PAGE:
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Publication numberUS2294276 A
Publication typeGrant
Publication dateAug 25, 1942
Filing dateDec 2, 1940
Priority dateDec 2, 1940
Publication numberUS 2294276 A, US 2294276A, US-A-2294276, US2294276 A, US2294276A
InventorsJames N Callinicos
Original AssigneeJames N Callinicos
Export CitationBiBTeX, EndNote, RefMan
External Links: USPTO, USPTO Assignment, Espacenet
Aeronautical chart
US 2294276 A
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Description  (OCR text may contain errors)

Aug. 25,1942. J, N. cALLlNlcos 2,294,276

AERONAUTICAL CHART Filed Dec. 2, 1940 i BY M ATTORNEY Patented Aug. 25, 1942 UNETED STTES OFFICE 2 Claims.

This invention relates to new and useful improvements in aeronautical charts, and it has more particular reference to a cellulose lm processed aeronautical chart which may improve or replace the untreated paper aeronautical charts of the present time.

Aeronautical charts now in use in this country are made and distributed by private concerns, and the United States Government (U. S. Coast and Geodetic Survey, Washington, D. C.) Considering the duration of service these charts render to the aviator they are expensive, mainly because they are not sold in large enough quantities. By the same token enough are not sold because they are too expensive for the very limited use a pilot may derive from them.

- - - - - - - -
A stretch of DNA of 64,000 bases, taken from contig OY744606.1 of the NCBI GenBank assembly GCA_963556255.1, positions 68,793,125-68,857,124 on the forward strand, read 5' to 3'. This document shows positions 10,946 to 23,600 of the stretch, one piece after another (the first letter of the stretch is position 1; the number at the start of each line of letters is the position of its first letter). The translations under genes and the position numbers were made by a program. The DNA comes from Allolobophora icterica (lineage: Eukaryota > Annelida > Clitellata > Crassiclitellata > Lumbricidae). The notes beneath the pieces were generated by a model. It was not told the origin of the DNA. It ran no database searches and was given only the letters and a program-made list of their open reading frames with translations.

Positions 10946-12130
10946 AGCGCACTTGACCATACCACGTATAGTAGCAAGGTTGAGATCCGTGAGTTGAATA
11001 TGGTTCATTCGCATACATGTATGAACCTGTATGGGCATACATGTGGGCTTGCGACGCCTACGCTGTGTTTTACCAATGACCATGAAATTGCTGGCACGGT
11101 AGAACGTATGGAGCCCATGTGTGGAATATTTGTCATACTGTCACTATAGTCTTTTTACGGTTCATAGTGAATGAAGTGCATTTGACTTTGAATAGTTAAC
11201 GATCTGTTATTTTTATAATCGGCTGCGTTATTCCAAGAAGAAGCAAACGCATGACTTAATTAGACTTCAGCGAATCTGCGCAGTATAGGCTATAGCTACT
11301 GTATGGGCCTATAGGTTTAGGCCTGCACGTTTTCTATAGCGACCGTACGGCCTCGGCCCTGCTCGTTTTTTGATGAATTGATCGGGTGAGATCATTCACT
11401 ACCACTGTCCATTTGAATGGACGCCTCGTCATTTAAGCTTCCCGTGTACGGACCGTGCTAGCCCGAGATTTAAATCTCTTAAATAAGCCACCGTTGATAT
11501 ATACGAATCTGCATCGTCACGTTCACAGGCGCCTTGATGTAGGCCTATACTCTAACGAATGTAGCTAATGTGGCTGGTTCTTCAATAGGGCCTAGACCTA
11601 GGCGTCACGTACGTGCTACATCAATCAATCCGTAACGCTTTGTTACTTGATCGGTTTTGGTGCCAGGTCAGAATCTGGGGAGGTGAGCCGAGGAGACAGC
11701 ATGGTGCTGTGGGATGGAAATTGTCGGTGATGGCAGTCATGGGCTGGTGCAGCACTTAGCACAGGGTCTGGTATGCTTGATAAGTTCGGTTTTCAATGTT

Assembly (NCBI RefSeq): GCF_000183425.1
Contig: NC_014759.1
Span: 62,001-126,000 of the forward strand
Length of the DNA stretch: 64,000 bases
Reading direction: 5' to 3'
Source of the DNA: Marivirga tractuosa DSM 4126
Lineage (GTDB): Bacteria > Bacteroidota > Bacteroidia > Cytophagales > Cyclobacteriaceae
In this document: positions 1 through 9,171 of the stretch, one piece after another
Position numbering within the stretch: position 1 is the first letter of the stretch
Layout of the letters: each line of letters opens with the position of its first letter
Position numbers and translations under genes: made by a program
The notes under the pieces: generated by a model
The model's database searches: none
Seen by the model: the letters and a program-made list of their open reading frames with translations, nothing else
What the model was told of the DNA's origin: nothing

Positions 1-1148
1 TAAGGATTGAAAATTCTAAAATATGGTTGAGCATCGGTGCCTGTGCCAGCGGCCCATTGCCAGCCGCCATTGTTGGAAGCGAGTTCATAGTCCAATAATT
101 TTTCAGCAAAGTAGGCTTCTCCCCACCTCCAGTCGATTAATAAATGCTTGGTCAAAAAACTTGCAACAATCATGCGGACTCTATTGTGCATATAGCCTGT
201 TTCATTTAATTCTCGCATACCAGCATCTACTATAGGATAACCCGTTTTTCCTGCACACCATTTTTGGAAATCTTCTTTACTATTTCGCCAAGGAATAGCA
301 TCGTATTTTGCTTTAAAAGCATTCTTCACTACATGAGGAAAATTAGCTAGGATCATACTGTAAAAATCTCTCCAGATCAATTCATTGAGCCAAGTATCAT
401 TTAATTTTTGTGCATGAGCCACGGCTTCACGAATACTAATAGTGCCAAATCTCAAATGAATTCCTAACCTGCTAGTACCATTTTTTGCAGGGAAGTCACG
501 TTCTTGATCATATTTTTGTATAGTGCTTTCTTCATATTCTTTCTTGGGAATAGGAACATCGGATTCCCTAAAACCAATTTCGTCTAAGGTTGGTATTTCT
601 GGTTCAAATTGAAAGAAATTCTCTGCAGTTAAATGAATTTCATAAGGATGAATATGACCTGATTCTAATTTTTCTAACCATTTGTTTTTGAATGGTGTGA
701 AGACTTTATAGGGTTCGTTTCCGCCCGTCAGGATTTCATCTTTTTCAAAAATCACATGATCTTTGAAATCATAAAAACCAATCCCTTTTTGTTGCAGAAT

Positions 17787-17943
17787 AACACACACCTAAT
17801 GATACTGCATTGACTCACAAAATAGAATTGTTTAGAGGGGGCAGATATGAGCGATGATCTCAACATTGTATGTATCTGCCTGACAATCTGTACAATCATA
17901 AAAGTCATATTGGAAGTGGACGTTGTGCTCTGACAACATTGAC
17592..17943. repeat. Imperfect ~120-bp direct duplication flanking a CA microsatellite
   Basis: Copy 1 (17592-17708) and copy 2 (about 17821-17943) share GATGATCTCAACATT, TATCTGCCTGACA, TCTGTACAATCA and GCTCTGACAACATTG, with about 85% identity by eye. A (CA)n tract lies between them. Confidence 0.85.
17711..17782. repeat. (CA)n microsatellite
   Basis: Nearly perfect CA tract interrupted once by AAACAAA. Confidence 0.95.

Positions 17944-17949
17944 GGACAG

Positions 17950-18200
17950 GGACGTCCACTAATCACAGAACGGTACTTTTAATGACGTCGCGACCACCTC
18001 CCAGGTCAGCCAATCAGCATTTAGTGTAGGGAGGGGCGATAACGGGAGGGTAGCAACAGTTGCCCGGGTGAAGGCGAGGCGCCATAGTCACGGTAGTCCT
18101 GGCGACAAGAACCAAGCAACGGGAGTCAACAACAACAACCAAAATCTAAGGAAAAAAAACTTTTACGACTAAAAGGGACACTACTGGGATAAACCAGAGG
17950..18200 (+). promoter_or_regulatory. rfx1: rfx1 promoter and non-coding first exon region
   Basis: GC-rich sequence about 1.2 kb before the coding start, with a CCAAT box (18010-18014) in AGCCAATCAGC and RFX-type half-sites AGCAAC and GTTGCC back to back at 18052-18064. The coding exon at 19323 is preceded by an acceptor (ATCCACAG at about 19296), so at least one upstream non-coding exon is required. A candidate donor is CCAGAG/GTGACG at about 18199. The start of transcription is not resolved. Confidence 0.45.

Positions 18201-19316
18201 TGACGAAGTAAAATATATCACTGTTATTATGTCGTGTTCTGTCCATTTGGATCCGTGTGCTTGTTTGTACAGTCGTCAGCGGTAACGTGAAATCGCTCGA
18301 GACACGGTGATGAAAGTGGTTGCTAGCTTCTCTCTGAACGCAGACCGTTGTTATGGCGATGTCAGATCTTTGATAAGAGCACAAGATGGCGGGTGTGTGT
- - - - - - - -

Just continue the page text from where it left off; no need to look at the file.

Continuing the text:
Aeronautical charts are not only used for reference work by non-scheduled fliers and student pilots, but are also used to plot courses on them,

by pencil lines, lines for track made good and lines to gure the drift angle. These lines cannot be erased without erasing some of the printed colors and markings of the chart itself. Two or three attempts to erase pencil lines on the same part of a chart will invariably leave a blank spot or spots representing miles of terrain. If it is flat land it is unimportant, but should it be mountainous country, country with high power transmission lines, high radio towers, or air space reservations (explosive areas, etc.), the danger cannot be over-emphasized.